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News | November 13, 2013
Despite some construction issues, the tent for the Ramos Bros. Circus went up Wednesday, just in time for performances to begin this Thursday. While there will be free shows for needy kids like last year, there won't be any camels, such as Atula, who escaped from the circus causing a ruckus on a Glendale street last November. The circus can have cats and dogs, but no other animals. The camel slip-up was part of what prompted city officials to ask that the circus owners refrain from bringing animals this year and a last-minute plea to City Council didn't change the city's decision.
SPORTS
By Grant Gordon, grant.gordon@latimes.com | February 12, 2014
When boxer Art “Lionheart” Hovhannisyan walked into the Glendale Fighting Club on Monday morning, his eyes popped wide open, his usual grin widened and he shook his head. The Brand Boulevard corner gym was packed with reporters and cameras clicking and shooting away. They were all there for an open workout and press conference with Ultimate Fighting Championship women's bantamweight champion Ronda Rousey, who's fast become a superstar with big-time endorsements, magazine covers, movie roles and a laundry list of busted arms left behind during her championship run. Media attention has grown over the years at the GFC thanks in most part to Rousey.
BUSINESS
By Jason Wells | April 8, 2008
SOUTHWEST GLENDALE — The Seeley’s Furniture building has for the past 62 years dominated the southernmost entryway in the city, a track record that will continue for decades more after the City Council last week put it on the registry of historic resources. Placement on the registry comes as Los Angeles-based Creative Environments of Hollywood prepares to rework the site for tenancy after sitting vacant for more than 10 years at the corner of San Fernando Road and Brand Boulevard.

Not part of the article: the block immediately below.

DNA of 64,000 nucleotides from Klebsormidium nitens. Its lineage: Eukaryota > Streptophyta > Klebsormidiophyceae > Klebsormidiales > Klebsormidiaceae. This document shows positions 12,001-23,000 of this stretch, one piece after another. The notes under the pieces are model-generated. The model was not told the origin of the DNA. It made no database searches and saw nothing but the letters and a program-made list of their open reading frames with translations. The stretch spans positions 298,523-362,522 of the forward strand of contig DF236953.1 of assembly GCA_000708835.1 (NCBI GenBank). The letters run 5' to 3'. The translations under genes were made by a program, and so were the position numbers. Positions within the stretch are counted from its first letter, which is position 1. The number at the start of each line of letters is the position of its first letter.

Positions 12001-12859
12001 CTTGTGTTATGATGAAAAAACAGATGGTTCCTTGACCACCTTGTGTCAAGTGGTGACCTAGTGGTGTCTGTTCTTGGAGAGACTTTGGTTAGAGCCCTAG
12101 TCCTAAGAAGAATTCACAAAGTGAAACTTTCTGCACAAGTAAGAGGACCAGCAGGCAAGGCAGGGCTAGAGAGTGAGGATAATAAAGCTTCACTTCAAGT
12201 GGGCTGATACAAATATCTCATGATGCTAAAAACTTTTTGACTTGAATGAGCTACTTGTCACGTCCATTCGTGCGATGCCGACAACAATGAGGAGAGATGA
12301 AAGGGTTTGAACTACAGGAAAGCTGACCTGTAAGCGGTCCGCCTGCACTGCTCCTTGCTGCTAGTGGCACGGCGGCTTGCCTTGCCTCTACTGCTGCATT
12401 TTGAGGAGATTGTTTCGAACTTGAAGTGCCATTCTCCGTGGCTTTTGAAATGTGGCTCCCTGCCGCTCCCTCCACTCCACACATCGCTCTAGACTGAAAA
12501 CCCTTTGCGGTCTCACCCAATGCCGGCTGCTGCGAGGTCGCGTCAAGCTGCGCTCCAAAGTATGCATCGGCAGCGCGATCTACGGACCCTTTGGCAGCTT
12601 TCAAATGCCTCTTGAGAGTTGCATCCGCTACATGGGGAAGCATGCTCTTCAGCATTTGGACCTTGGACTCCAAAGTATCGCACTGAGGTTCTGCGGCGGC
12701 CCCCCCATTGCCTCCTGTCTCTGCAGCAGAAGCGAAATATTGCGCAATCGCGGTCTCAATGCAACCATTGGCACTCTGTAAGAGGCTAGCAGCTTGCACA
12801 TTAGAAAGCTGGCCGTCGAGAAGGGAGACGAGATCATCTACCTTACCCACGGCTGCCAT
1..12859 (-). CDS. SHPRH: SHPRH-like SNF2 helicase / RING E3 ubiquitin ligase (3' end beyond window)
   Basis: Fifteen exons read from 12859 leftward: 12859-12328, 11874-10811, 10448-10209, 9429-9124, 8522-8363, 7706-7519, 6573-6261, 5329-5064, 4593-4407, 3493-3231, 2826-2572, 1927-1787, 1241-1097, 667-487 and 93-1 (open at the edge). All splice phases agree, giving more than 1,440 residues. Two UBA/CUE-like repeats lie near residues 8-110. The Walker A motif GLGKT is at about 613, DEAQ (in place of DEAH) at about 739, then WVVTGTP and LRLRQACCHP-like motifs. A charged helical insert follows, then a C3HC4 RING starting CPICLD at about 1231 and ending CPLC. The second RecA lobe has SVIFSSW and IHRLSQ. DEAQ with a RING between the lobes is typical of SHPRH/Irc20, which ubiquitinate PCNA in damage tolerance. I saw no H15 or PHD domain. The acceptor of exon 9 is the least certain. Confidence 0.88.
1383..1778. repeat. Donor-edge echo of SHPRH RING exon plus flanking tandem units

ENTERTAINMENT
By Stephanie Ghiya, stephanie.ghiya@latimes.com | September 2, 2011
When Chef Nadav Bashan's boyhood dream of firefighting didn't pan out, he went to plan B: the Southern California School of Culinary Arts in Pasadena. Bashan, whose cozy north Glendale restaurant bears the same name, cooks by a simple philosophy of salt and pepper, no marinades or rubs, only the finest local ingredients prepared simply and let the ingredients shine on their own. His work ethic? There's no way to wing it. You have to work hard and pay your dues. Bashan began paying his dues on just his second day of culinary school, when he landed an internship at Lobster, a new restaurant in Santa Monica, under celebrity chef Allison Thurber (The Water Grill)
NEWS
By Veronica Rocha, veronica.rocha@latimes.com | June 21, 2013
An employee of the Macy's store in the Glendale Galleria was arrested this week on suspicion of using the identification numbers of other employees to credit several thousand dollars in refunds to her own credit cards, police said. Armine Tonikyan, 31, of Glendale was taken into custody Wednesday on suspicion of embezzlement after a Macy's loss prevention worker turned her over to police officers. Tonikyan, who had been working at the store since 2012, allegedly used her personal credit cards to purchase merchandise, including purses and pots, and then performed fraudulent returns on her accounts, said Glendale Police Sgt. Tom Lorenz.
NEWS
By Daniel Siegal, daniel.siegal@latimes.com | July 18, 2013
The City Council made an unusual move on Tuesday when it granted a 14-year development agreement with a developer to lock in approvals for a six-story apartment building at Central and Wilson avenues to cover the decade-plus that may pass before construction can begin. The building, being developed by Vancouver, Wash.-based Holland Partners Group, will have 152 apartments, along with 23 live-work units on the ground floor, facing Central. The project, however, can't proceed as long as Big 5 Sports stays in its single-story building on the southeast corner of Central and Wilson.
NEWS
By Michael J. Arvizu | July 27, 2009
Instructor Curtis Adney places a transparent copy of his high school report card on the overhead projector. Not a pretty picture. Three Ds and two Fs. Then Adney places another transparent copy of another report card, this time from College of the Sequoias. Straight A’s. “Everyone has the brain power to get all A’s,” Adney says. “Everyone in this class has the natural brain capacity to get all A’s in school.” For students, the ability to turn grades around is as simple as making key lifestyle and academic changes, with a few tips and tricks along the way. Such is the cornerstone of Adney’s class, Natural A’s, at Toll Middle School Monday afternoons, presented by the Glendale Community College Services Education Program.